Looking after Longshaw's paths and walls
Every year thousands of people love to walk on Longshaw's paths and enjoy the landscape our rangers look after - but what does it take to look after the paths themselves?
"Maintaining footpaths and boundaries such as fences and walls is a big job during dry weather" says ranger Lucy Holmes.
You might see rangers hammering in wooden fence posts and making dry stone walls firm where we have livestock in our fields. "A fence that is secure for sheep suddenly looks quite fragile when you see cows leaning on it!" says ranger Chris Millner. "We need to make sure field boundaries are firm and suitable for the livestock around them."
Our footpaths are some of the most-used in the Peak District, but after winter they need some TLC. Our Tuesday conservation volunteers have been hard at work clearing leaf mulch and fallen branches from our woodland paths to make sure they're still visible and accessible. After a period of heavy rain, the rangers might put "divets" (small channels) to one side of the path to drain excess puddles.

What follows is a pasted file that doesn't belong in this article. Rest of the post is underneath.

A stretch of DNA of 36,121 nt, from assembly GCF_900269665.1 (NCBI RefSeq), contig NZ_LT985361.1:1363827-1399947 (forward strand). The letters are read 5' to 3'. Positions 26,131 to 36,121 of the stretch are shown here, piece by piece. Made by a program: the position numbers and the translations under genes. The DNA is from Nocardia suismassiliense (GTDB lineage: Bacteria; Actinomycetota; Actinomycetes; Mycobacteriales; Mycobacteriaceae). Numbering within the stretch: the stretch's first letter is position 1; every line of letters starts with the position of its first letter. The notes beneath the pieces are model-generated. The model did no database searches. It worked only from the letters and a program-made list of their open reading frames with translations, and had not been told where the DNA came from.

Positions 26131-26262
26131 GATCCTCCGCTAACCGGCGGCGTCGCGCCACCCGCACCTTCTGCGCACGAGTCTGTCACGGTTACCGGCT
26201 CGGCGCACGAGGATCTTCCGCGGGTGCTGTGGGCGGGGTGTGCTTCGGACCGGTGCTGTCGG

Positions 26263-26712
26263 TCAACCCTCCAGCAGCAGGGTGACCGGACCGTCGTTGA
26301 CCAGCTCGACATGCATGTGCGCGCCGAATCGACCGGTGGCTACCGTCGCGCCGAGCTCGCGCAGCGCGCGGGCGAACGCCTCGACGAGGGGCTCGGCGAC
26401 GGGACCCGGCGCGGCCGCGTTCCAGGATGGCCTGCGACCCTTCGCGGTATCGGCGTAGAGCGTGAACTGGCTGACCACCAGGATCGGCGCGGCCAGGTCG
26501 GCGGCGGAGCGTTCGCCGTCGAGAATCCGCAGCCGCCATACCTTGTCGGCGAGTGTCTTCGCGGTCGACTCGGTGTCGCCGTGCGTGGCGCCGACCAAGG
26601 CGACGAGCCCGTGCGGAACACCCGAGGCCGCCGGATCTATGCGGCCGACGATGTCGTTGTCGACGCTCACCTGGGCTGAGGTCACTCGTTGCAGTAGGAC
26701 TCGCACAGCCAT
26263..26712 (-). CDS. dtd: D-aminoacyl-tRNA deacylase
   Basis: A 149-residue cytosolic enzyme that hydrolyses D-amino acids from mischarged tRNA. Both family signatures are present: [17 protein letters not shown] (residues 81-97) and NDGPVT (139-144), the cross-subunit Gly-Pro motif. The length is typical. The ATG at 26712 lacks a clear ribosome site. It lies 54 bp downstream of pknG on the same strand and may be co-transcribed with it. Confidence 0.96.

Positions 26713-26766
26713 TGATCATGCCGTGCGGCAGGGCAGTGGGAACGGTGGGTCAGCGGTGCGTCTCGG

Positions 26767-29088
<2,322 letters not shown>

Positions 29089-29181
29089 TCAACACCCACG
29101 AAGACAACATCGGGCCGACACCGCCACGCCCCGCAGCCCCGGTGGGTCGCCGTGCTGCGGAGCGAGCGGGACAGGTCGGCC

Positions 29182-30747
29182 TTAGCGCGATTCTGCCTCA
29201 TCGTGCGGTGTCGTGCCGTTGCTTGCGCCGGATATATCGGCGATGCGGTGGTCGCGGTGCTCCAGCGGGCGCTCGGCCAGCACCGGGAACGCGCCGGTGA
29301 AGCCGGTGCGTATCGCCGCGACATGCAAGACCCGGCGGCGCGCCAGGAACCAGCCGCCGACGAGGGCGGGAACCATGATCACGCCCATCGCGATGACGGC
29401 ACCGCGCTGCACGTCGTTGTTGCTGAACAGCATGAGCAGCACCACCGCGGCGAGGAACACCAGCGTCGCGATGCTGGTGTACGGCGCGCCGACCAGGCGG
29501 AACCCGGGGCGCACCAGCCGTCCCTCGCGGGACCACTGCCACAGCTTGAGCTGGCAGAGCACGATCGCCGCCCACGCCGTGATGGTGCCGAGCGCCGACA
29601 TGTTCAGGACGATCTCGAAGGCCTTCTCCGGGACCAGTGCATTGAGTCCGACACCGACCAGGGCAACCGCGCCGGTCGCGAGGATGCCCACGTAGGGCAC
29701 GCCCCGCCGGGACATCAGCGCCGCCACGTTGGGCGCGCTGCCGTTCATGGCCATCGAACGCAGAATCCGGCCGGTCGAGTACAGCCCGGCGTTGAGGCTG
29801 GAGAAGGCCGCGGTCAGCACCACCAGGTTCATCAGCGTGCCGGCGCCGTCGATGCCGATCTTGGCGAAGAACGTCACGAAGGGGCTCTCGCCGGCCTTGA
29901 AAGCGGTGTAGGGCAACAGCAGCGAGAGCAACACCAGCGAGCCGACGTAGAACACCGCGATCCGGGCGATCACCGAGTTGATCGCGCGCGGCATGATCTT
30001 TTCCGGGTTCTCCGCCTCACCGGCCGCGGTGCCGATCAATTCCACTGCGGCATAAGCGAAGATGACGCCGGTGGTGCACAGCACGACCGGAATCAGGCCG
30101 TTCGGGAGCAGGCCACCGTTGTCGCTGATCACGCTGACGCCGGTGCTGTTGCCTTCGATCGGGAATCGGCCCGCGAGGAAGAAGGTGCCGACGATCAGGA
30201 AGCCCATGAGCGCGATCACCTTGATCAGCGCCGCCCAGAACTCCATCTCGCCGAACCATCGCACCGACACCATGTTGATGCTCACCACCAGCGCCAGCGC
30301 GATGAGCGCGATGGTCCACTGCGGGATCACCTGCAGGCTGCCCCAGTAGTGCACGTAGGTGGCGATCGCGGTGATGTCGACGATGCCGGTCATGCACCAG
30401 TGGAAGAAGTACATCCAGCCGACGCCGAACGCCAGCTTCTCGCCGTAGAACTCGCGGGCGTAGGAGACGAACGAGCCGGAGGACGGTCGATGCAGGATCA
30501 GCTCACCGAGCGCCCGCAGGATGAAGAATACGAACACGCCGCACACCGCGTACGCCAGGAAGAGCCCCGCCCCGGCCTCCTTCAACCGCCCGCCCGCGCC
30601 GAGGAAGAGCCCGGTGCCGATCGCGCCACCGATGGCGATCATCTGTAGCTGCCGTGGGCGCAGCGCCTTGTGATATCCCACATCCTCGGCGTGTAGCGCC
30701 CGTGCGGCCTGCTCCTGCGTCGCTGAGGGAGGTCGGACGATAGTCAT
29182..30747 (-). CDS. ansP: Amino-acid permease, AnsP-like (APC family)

Finally, gates and stiles are checked for safety and to make sure waymarkers are in place and in good condition. "It's quite a job, making sure all our access points are clearly signposted" admits Megan Carroll, Visitor Experience Officer. "We want Longshaw to be as accessible as it can be to as many people as possible, so we know how important this work is. You need to keep a tack-hammer at the ready!"
Every time you visit Longshaw, you help look after it's footpaths and walls. Thank you.